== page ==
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The Language of Politics 

Politics is the manner in which a group of people is organised to pursue their interests, whether it be governing a country, running an organisation or merely structuring their interests into a club.  In a democratic organisation, the members usually adopt a set of rules called a CONSTITUTION.  In non- democratic organisations, the rules are often arbitrary and capricious, depending on the mood of the strongest and imposed on the rest by force.

Democracy requires an engaged well informed population that gives consent of the governed. To avoid an illusory democracy we must be prepared to participate in a deliberative public discourse.  Issues need to be raised in thoughtful debates, publically scrutinised, to influence decision-making, rather than merely casting your vote every few years.    What we believe to be a democracy may be a charade, an illusionary process that fails to reflect the will of the people. Despite Lincoln's clear message from the Gettysburg Address:

..that we here highly resolve that these dead shall not have died in vain -- that this nation, under God, shall have a new birth of freedom -- and that government of the people, by the people, for the people, shall not perish from the earth.

there is a great danger that most of the power has been already hi-jacked and we share little of it.   

See also:  The Failure of Democracy

Modern technology provides the means for powerful forces to manipulate popular opinion and pervert or debauch true democracy through language; weasel words, spin, - "to simplify and to mystify" 

“Democracy is a device that ensures we shall be no better governed than we deserve.”   George Bernard Shaw.

H. L. Mencken

“As democracy is perfected, the office of president represents, more and more closely, the inner soul of the people … On some great and glorious day the plain folks of the land will reach their heart’s desire at last and the White House will be adorned by a downright moron.” (July 1920.)

Most political organisations can be charted on a political spectrum with the extreme ends at the right and left POLES.  People who adopt extreme opposing views become polarised, and any one who argues an extreme position is expressing a polemic.

 

Left Pole                          Centre                                          Right Pole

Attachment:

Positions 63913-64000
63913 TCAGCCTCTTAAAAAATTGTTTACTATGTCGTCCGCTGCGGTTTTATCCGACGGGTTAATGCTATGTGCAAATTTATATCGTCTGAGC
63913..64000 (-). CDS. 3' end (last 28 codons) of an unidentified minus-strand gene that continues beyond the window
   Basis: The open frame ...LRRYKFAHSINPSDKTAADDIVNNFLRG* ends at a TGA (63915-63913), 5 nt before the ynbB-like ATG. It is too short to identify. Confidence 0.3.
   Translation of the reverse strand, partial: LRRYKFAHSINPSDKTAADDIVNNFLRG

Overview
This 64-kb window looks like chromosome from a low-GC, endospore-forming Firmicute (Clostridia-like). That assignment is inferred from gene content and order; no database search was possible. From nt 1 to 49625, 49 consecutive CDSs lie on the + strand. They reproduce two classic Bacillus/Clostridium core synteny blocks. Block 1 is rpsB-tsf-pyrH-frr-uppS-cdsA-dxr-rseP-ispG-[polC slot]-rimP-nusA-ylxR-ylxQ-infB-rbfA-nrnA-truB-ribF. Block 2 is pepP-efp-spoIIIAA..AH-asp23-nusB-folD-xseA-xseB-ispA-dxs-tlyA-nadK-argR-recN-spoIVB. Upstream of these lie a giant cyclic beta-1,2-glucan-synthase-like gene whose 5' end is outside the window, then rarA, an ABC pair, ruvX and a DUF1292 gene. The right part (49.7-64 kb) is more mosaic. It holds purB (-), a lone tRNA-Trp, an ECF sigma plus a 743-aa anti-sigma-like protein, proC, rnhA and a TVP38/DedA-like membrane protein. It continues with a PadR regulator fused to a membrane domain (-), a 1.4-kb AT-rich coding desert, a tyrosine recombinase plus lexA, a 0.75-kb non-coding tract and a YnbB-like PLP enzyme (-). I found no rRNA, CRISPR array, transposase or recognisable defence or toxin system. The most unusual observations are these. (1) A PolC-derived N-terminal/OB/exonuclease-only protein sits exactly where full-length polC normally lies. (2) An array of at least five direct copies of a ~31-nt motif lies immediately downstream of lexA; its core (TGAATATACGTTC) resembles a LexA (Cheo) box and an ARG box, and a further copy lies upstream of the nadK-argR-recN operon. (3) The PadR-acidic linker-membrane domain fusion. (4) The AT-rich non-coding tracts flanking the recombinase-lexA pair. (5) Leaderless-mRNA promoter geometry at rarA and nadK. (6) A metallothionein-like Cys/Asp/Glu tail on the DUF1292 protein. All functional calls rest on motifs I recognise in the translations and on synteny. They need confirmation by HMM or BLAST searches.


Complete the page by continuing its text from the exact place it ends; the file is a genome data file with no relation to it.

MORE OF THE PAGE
Extreme radical               Moderate                                     Extreme radical

 

These terms originated from the French Revolution’s Estates-General where the supporters of King Louis XVI sat on the right of the speaker and the reformers, the Bourgeoisie sat on the left.  Since then, right wing implies the status quo or conservatism and left wing supports change.

Right wing groups not only prefer the status quo and order but believe that all altruism should be restricted to their own group rather than outsiders.  They maintain core values of tradition, ceremony and custom at the expense of universal freedom, free expression and justice.

Jonathan Haidt in THE RIGHTEOUS MIND: Why Good People Are Divided by Politics and Religion has compiled a catalog of six fundamental ideas that commonly undergird moral systems: care, fairness, liberty, loyalty, authority and sanctity. Alongside these principles, he has found related themes that carry moral weight: divinity, community, hierarchy, tradition, sin and degradation.

The worldviews Haidt discusses may differ from yours. They don’t start with the individual. They start with the group or the cosmic order. They exalt families, armies and communities. They assume that people should be treated differently according to social role or status — elders should be honored, subordinates should be protected. They suppress forms of self-expression that might weaken the social fabric. They assume interdependence, not autonomy. They prize order, not equality.   NY Times Review of Books 

Left wing thinkers tend to have more inclusive values of universal freedom, equality and justice.  They believe in progress, rationalism, open-mindedness, enlightenment and egalitarianism.  Left wingers can be romantic idealists with little regard for practicalities.  

Politicians can be:

          Idealists, or visionaries with altruistic values or;

           They can be corrupt self-seeking power mongers without any scruples.